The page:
Introduction to How USA Climbing Works
The thought of rock climbing may evoke images of adventure seekers battling the elements while scaling the slopes of Mount Everest. In actuality, the sport takes place both indoors and out. Rock climbing can be a chance to commune and compete with nature or a race up the climbing wall at your local gym.
If you do climb competitively, you will likely work within the USA Climbing organization, which oversees competitive climbing in the United States. USA Climbing competitions encompass three disciplines: bouldering, sport and speed climbing. The American Bouldering Series (ABS) oversees bouldering, and the Sport Climbing Series (SCS) oversees sport and speed [source: USA Climbing].
Bouldering is often done outdoors and involves athletes climbing over and around overhangs or other rock formations. Bouldering is also the simplest kind of rock climbing equipment-wise. All you will need are your climbing shoes, a crash pad and chalk bags to keep your hands dry -- bouldering does not require ropes [source: Eiselt].
Climbers do use ropes in sport and speed climbing. If you give competitive sport climbing a try, you will follow pre-marked routes up a slope or climbing wall, and whoever gets to the finish in the shortest amount of time wins. Sport climbing is often done indoors on man-made climbing walls and often calls for some complex, physically challenging moves as well as speed [source: REI].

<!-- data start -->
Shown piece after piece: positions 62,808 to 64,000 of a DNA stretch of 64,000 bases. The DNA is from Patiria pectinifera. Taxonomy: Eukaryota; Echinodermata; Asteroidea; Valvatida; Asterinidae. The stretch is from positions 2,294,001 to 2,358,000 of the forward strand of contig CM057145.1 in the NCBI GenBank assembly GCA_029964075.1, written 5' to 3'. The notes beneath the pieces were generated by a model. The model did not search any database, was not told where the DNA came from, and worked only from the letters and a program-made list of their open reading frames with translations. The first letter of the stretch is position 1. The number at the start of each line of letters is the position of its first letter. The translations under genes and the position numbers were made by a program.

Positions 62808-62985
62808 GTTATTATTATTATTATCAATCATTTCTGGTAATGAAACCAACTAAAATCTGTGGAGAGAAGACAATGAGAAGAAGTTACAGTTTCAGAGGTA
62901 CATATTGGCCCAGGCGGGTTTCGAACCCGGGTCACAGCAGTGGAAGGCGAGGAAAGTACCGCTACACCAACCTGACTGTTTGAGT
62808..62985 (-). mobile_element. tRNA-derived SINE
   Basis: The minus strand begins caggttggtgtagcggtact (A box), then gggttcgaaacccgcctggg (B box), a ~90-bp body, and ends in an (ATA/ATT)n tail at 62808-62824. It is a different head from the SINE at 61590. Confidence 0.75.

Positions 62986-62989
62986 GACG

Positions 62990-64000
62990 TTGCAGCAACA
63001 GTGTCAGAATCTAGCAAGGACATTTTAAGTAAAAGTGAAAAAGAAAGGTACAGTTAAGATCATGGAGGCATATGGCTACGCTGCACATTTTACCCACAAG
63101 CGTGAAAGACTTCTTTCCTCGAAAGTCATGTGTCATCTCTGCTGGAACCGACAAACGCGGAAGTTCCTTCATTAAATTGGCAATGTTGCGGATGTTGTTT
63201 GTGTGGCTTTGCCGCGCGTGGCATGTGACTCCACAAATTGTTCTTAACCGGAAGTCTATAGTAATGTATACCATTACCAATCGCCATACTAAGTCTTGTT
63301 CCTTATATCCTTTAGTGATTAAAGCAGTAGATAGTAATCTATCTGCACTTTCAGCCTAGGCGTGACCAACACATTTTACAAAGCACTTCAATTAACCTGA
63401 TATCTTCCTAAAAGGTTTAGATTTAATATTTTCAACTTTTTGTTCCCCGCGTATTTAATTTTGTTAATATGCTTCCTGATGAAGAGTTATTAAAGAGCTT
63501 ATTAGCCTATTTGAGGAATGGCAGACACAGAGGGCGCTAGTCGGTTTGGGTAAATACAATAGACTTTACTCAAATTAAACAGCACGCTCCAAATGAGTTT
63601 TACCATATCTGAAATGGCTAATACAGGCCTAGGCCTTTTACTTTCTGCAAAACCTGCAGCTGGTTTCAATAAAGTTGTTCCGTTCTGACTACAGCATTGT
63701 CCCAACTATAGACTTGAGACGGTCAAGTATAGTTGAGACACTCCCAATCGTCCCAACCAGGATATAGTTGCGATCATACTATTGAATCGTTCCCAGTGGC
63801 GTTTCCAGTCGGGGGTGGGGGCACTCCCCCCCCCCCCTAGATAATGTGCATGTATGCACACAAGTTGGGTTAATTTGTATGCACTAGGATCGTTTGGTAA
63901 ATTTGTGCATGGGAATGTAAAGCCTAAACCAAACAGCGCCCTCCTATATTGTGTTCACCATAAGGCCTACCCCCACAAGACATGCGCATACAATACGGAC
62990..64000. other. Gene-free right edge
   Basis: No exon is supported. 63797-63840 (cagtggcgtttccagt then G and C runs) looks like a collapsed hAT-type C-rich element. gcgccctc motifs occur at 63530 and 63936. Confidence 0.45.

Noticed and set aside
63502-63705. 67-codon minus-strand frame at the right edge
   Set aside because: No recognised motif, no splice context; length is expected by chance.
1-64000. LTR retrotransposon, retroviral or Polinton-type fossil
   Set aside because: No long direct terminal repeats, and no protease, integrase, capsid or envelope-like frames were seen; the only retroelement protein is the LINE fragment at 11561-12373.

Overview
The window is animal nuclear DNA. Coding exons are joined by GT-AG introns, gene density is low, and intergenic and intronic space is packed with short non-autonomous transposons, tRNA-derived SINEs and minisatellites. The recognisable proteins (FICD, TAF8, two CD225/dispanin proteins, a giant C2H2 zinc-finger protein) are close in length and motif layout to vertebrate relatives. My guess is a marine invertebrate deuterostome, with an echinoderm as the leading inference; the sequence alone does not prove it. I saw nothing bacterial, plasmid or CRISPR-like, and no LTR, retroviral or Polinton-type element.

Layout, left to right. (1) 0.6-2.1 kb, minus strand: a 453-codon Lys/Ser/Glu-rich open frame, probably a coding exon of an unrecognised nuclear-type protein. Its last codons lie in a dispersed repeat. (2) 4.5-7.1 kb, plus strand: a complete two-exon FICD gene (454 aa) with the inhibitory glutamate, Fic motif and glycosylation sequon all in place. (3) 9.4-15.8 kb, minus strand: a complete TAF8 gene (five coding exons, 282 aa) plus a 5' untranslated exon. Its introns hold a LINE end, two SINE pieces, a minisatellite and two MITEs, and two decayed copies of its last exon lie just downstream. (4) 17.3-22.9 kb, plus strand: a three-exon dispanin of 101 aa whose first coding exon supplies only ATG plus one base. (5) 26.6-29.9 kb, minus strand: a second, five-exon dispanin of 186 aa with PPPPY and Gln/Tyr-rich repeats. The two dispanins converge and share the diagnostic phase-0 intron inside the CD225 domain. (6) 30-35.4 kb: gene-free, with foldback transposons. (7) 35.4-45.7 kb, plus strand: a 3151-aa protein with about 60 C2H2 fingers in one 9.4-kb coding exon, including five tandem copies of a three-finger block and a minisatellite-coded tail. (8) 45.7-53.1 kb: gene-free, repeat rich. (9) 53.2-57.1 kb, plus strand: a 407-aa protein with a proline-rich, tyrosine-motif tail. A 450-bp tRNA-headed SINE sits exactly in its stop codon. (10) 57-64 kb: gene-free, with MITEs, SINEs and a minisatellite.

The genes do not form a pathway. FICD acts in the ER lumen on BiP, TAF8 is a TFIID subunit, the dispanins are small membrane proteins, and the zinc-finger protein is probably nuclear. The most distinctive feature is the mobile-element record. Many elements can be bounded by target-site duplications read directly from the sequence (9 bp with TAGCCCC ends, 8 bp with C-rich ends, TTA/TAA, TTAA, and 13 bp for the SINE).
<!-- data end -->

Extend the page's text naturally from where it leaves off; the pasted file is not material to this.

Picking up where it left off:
No matter what type of climbing you try, you will learn that many of the same basic skills and methods apply. For example, from a spectator's perspective, it may look like climbers are pulling themselves up a wall or over a boulder. What they are really doing is pushing themselves up from their feet, placing the burden their legs, which are much more powerful than the arms [source: Antaya].
Joining USA Climbing can provide you with many informational resources about the sport, as well as a climbing community. For information on how to become a member, keep reading.